SECIS element

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Selenocysteine insertion sequence 1
RF00031.jpg
Predicted secondary structure and sequence conservation of SECIS_1
Identifiers
Symbol SECIS_1
Alt. Symbols SECIS
Rfam RF00031
Other data
RNA type Cis-reg
Domain(s) Eukaryota
GO 0001514
SO 1001274

In biology, the SECIS element (SECIS: selenocysteine insertion sequence) is an RNA element around 60 nucleotides in length that adopts a stem-loop structure.[1] This structural motif (pattern of nucleotides) directs the cell to translate UGA codons as selenocysteines. (UGA is normally a stop codon.) SECIS elements are thus a fundamental aspect of messenger RNAs encoding selenoproteins, proteins that include one or more selenocysteine residues.

In bacteria the SECIS element appears soon after the UGA codon it affects. In archaea and eukaryotes, it occurs in the 3' UTR of an mRNA, and can cause multiple UGA codons within the mRNA to code for selenocysteine. One archaeal SECIS element, in Methanococcus, is located in the 5' UTR.[citation needed]

The SECIS element appears defined by sequence characteristics, i.e. particular nucleotides tend to be at particular positions in it, and a characteristic secondary structure. The secondary structure is the result of base-pairing of complementary RNA nucleotides, and causes a hairpin-like structure. The eukaryotic SECIS element includes non-canonical A-G base pairs, which are uncommon in nature, but are critically important for correct SECIS element function. Although the eukaryotic, archaeal and bacterial SECIS elements each share a general hairpin structure, they are not alignable, e.g. an alignment-based scheme to recognize eukaryotic SECIS elements will not be able to recognize archaeal SECIS elements.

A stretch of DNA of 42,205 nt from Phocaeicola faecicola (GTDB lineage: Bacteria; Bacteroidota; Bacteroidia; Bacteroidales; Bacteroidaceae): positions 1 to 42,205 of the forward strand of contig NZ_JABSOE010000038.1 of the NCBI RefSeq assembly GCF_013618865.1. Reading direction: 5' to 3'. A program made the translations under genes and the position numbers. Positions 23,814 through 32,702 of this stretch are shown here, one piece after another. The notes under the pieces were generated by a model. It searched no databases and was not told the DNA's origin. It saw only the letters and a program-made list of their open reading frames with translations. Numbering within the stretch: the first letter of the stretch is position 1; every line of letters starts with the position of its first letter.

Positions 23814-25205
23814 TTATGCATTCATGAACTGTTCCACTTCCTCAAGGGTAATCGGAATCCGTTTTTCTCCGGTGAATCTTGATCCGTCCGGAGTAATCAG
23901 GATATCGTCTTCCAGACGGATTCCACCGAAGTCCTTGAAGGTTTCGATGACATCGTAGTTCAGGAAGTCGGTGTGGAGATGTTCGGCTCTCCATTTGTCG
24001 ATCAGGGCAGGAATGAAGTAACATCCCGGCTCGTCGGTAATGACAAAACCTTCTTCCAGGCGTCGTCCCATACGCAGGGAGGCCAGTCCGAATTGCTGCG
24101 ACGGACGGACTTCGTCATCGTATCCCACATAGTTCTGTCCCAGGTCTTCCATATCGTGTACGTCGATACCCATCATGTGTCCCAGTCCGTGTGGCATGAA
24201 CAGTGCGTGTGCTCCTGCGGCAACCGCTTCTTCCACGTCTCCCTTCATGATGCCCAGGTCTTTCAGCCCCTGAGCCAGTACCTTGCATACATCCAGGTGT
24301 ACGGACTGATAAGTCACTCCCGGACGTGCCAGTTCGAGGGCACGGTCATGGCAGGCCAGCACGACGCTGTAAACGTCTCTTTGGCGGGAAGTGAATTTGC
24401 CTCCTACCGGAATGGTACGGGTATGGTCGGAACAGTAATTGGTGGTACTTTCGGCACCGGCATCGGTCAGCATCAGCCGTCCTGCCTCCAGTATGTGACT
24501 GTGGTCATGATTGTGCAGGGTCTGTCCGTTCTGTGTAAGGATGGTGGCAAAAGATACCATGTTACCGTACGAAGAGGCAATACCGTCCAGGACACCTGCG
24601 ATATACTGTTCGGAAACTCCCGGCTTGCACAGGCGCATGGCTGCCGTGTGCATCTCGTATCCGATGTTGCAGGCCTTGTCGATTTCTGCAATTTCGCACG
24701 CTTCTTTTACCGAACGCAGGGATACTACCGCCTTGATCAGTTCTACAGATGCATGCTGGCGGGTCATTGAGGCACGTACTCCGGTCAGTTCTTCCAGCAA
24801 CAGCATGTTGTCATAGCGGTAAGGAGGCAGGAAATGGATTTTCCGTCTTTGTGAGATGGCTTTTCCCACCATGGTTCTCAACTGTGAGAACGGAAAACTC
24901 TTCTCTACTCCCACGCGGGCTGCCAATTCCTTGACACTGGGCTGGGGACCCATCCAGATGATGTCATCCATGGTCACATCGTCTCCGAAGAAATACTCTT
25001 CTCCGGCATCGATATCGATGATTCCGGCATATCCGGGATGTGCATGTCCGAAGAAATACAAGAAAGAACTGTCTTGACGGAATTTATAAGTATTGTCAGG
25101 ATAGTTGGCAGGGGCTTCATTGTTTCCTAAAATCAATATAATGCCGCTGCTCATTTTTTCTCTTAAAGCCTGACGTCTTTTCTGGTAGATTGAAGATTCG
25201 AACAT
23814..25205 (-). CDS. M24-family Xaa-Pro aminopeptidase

In bioinformatics, several computer programs have been created that search for SECIS elements within a genome sequence, based on the sequence and secondary structure characteristics of SECIS elements. These programs have been used in searches for novel selenoproteins.[2]

Species distribution[edit]

The SECIS element is found in a wide variety of organisms from all three domains of life (including their viruses).[2][3][4][5][6][7][8]

References[edit]

  1. ^ Walczak, R; Westhof E; Carbon P; Krol A (1996). "A novel RNA structural motif in the selenocysteine insertion element of eukaryotic selenoprotein mRNAs". RNA 2 (4): 367–379. PMC 1369379. PMID 8634917. 
  2. ^ a b Lambert, A; Lescure A; Gautheret D (2002). "A survey of metazoan selenocysteine insertion sequences". Biochimie 84 (9): 953–959. doi:10.1016/S0300-9084(02)01441-4. PMID 12458087. 
  3. ^ Mix H, Lobanov AV, Gladyshev VN (2007). "SECIS elements in the coding regions of selenoprotein transcripts are functional in higher eukaryotes". Nucleic Acids Res. 35 (2): 414–23. doi:10.1093/nar/gkl1060. PMC 1802603. PMID 17169995. 
  4. ^ Cassago A, Rodrigues EM, Prieto EL, et al. (2006). "Identification of Leishmania selenoproteins and SECIS element". Mol. Biochem. Parasitol. 149 (2): 128–34. doi:10.1016/j.molbiopara.2006.05.002. PMID 16766053. 
  5. ^ Mourier T, Pain A, Barrell B, Griffiths-Jones S (2005). "A selenocysteine tRNA and SECIS element in Plasmodium falciparum". RNA 11 (2): 119–22. doi:10.1261/rna.7185605. PMC 1370700. PMID 15659354. 
  6. ^ G. V. Kryukov, S. Castellano, S. V. Novoselov, A. V. Lobanov, O. Zehtab, R. Guigó, and V. N. Gladyshev (2003). "Characterization of mammalian selenoproteomes". Science 300 (5624): 1439–1443. doi:10.1126/science.1083516. PMID 12775843. 
  7. ^ Gregory V. Kryukov and Vadim N. Gladyshev (2004). "The prokaryotic selenoproteome". EMBO Rep 5 (5): 538–543. doi:10.1038/sj.embor.7400126. PMC 1299047. PMID 15105824. 
  8. ^ Alain Krol (2002). "Evolutionarily different RNA motifs and RNA-protein complexes to achieve selenoprotein synthesis". Biochimie 84 (8): 765–774. doi:10.1016/S0300-9084(02)01405-0. PMID 12457564. 

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